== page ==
I went back to Bayport again already, and I had a fun time shooting. There was enough of a pretty sunrise to make me happy, plus a great blue heron dropped in on the fishing pier, probably looking for treats from the fishermen. When I was heading here frequently for the sunrise I came to expect a great blue to show up before I left. We may not have been able to go to the park for several years, but the great blue was probably there every day, enjoying himself without us. I love to see the boats leaving from the boat dock, creating photo ops for me. Yes, a fun day. But then I got home and looked at my photos and they all looked too dark, I almost didn’t even attempt to edit them. I’m glad I didn’t give up because when they were merged into HDR they looked a lot better.
There was another unexpected sight that made me smile that morning. One last boat that was heading out for the day with a dog onboard, and boy did he look as if he was going to have a great time. Lucky dog!
Bayport was a favorite sunrise location for me for quite a long time, but several years ago they closed the pier, and then closed the entire park while they replaced the pier. A sunken ship was the cause of the delay, but yesterday then reopened the park, complete with a ribbon cutting ceremony. I would probably still be in the dark about this if not for my former neighbor who posted about the reopening yesterday, which meant that today I was going to make sure to be there for the sunrise.
I wasn’t the only one there. Many very happy fishermen were also there, greeting each other and teasing me about taking pictures of their great, but imaginary, catches. And the sunrise didn’t disappoint. I could have lived without the guy with a drone who was buzzing the area as the sun rose though.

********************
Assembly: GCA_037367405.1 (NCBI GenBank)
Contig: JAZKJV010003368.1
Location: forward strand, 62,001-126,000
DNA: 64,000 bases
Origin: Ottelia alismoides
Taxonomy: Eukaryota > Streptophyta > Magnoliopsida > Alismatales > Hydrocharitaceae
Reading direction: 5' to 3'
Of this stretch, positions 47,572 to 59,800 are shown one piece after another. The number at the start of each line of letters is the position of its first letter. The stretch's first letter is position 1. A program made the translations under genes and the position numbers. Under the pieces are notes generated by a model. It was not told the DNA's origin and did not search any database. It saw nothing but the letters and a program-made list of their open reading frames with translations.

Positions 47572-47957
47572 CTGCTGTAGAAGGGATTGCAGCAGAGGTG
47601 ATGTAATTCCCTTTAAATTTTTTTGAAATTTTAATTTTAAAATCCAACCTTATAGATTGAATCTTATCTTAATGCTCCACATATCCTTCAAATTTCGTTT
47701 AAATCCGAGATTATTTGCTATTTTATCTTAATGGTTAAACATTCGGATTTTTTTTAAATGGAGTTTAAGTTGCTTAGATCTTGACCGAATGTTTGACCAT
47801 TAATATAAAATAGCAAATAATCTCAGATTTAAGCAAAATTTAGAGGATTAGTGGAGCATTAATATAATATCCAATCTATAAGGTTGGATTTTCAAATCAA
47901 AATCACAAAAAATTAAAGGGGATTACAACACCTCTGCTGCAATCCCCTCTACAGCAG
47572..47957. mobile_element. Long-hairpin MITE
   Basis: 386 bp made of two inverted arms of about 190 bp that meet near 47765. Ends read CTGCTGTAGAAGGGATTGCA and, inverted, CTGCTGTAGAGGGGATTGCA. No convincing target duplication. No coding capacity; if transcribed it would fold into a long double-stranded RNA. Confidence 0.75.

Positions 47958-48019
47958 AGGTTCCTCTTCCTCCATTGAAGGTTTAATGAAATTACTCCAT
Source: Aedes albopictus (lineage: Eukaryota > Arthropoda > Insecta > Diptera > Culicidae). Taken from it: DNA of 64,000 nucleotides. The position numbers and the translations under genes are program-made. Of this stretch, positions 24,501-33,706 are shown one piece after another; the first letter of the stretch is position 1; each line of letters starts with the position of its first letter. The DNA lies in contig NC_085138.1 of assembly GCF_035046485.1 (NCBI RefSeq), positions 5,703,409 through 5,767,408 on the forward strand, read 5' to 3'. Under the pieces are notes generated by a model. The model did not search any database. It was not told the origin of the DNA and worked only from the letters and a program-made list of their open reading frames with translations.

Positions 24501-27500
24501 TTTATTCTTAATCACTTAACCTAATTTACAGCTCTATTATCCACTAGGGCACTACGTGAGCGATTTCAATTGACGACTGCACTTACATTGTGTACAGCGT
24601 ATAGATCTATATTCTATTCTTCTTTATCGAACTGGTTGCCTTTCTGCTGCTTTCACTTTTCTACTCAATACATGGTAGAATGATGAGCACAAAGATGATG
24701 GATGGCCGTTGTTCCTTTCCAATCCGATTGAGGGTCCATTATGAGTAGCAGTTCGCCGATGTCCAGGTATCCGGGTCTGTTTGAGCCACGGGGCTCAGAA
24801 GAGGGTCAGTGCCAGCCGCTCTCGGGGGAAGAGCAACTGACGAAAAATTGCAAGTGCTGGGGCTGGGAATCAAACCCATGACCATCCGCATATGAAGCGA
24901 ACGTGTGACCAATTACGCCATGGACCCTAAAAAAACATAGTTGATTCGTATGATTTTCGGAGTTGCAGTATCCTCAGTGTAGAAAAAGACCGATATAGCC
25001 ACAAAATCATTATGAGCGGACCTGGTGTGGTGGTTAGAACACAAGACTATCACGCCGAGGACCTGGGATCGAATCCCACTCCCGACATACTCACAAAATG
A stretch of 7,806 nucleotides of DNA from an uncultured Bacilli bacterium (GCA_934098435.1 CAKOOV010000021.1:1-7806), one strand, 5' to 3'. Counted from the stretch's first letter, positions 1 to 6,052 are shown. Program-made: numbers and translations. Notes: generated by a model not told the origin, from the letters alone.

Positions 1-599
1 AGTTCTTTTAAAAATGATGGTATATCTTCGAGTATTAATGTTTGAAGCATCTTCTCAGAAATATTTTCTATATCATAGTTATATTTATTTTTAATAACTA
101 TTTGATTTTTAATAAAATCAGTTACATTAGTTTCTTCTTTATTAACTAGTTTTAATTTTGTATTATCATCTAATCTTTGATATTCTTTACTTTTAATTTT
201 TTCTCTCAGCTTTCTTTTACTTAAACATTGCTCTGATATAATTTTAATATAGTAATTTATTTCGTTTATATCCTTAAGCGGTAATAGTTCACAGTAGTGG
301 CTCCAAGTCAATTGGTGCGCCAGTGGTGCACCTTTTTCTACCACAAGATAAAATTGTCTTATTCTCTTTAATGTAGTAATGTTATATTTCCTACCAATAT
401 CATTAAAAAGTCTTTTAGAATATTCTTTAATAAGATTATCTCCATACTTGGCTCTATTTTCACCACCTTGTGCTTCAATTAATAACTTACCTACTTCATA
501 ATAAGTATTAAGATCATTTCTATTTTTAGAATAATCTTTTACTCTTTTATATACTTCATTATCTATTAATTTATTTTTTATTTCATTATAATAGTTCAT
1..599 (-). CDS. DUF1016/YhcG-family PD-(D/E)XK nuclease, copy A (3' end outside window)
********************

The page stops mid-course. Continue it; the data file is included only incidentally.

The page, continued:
And again the weather was wonderful enough that even after the sunrise I was reluctant to leave, but once the sun was up I thought my day was done. That was until I noticed the grackle on the mirror of one of the parked cars, and then the birds took over the shoot.
The grackles are noisy, but for some reason I enjoy their antics. And of course the seagulls were plentiful too. I saw a Great Blue Heron land and intended to see if I could get a photo of him, or two, but I was busy with the sunrise at first. He was no where to be seen when I did look for him.
I guess the great blue heron that I missed is why I decided to take an alternate route home and see if I could see One-Foot Fred. I wondered what he did once the sunrise was over and his benefactor got on with his day. And when I got to the Hammond’s Creek Bridge there he was, standing right in the curb area where I would have pulled over to park. He paid no attention to me as I pulled over beyond him and got out and took a few pictures. I felt a little sorry for him standing there all alone, not a fisherman in sight. But as I pulled away I saw a fisherman arriving, carrying his tackle box and fishing pole. That made me happy.
I have always spent a lot of time arguing with myself over what I should or should not do. Rules have always dominated my life, and most of those rules I made up myself. Going through my old photos brought me to this one, taken at Bayport a couple of years ago. The first thought that came to mind was that this part of the park isn’t gated off, I could still go there for pictures. A happy thought, until I remember the rule, stay home. Would it really matter if I headed out, just me and my camera? Even if I go out and don’t see another person have I somehow contributed to this current state of emergency we find ourselves in? I shake my head over speeders and people who run red lights for obvious reasons, but is it up to me to decide if these new rules apply to me? And how much inactivity will it take at my age to create a situation where my body won’t cooperate with what in my mind I think I can do? It will be sunrise soon enough, and light enough for me to take a walk, so that’s what I think I will do. I will go out and get my 10,000 steps in while I still can. It’s a rule…